Leonardo da Vinci’s painting the Mona Lisa is considered by scholars and the general public to be one of the most famous works of art from the Renaissance. One physician has taken a closer look at the portrait, and believes that it reveals that its subject, Lisa Gherardini, was suffering from thyroid issues.
Dr. Mandeep Mehra, the medical director for the Heart and Vascular Center at Brigham and Women’s Hospital in Boston, spoke with WCVB news, where he suggests that a number of signs in the painting reveal that Lisa had an underactive thyroid gland, also known as hypothyroidism. He points out that in portrait she had no eyebrows, a receding hairline, a lesion near her left eye, a puffy neck and swollen hands, all of which point to problems with her thyroid.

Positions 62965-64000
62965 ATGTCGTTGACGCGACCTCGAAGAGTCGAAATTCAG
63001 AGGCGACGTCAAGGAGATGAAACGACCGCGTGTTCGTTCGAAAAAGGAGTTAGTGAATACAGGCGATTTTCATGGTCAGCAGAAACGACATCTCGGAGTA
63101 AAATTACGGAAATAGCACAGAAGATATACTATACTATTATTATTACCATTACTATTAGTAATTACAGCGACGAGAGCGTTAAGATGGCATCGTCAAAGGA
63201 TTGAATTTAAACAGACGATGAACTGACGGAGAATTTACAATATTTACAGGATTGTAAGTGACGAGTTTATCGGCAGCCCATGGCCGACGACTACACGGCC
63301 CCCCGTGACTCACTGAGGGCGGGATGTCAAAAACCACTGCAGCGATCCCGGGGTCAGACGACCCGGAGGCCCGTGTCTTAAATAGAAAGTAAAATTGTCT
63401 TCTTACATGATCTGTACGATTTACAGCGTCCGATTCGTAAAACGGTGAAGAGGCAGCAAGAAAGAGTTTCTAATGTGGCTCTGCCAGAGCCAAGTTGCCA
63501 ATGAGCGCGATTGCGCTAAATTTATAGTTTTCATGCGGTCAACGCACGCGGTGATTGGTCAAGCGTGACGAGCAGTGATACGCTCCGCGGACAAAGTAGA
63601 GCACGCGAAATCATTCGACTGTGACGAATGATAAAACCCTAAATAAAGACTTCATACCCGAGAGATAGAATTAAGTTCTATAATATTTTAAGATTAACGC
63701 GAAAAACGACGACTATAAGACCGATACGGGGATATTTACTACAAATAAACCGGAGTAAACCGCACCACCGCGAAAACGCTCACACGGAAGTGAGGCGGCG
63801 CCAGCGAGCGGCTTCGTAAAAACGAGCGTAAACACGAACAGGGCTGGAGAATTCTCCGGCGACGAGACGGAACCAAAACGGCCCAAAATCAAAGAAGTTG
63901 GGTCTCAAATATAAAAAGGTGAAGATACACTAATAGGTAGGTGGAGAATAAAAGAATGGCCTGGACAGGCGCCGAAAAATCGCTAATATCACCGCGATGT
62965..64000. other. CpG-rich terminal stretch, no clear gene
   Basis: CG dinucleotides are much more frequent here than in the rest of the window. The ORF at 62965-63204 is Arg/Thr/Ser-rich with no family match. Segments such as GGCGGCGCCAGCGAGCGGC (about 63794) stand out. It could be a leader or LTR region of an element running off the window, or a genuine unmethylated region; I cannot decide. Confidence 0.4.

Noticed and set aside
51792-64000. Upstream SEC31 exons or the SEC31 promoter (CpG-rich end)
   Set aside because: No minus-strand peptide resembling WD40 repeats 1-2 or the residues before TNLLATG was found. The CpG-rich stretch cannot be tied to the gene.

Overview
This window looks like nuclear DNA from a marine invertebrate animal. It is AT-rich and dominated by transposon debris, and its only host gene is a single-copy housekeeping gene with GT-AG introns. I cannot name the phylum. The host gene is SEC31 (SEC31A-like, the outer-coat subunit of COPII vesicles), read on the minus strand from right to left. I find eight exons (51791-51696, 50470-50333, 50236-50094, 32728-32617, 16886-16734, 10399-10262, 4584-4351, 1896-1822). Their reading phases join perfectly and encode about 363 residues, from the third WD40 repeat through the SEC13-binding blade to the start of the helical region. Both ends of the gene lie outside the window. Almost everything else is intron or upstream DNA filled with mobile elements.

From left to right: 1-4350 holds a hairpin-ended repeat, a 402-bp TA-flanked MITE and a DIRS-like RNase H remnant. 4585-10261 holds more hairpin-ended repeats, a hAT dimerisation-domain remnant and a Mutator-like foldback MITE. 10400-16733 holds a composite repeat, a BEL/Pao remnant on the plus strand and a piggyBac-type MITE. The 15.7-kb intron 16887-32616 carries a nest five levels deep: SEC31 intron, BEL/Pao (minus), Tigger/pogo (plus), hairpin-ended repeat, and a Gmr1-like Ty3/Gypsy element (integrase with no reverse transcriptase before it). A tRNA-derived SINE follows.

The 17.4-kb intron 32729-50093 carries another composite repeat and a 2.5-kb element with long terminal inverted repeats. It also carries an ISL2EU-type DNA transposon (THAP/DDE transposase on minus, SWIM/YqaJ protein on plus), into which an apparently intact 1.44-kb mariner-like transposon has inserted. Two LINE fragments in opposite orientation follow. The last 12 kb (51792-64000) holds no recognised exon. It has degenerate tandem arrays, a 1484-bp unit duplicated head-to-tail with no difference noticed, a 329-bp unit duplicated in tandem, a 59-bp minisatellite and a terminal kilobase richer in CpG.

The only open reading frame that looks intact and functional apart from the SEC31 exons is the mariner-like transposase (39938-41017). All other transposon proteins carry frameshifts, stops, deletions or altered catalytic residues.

Other art historians have pointed out that the Mona Lisa has no eyebrows (or eyelashes), but believe that this was a trend in early 16th century for women to pluck these hairs.
Dr. Mehra believes these features in the Mona Lisa were not mistakes by the Renaissance master. He notes, “that is the thing about the Mona Lisa is that Leonardo da Vinci was an uncanny artist who depicted accuracy like no one else. He was an anatomist.”
The Mona Lisa is believed to have been painted between 1503 and 1506. Lisa Gherardini was an Italian nobleman, and it was her husband who commissioned Leonardo to make a portrait of her. The masterpiece has been kept at the Louvre in Paris since 1804, and researchers have made careful analysis, even finding small details like hidden letters and that the background landscape was Montefeltro in the Marche.
See also: Leonardo da Vinci: A Restless Life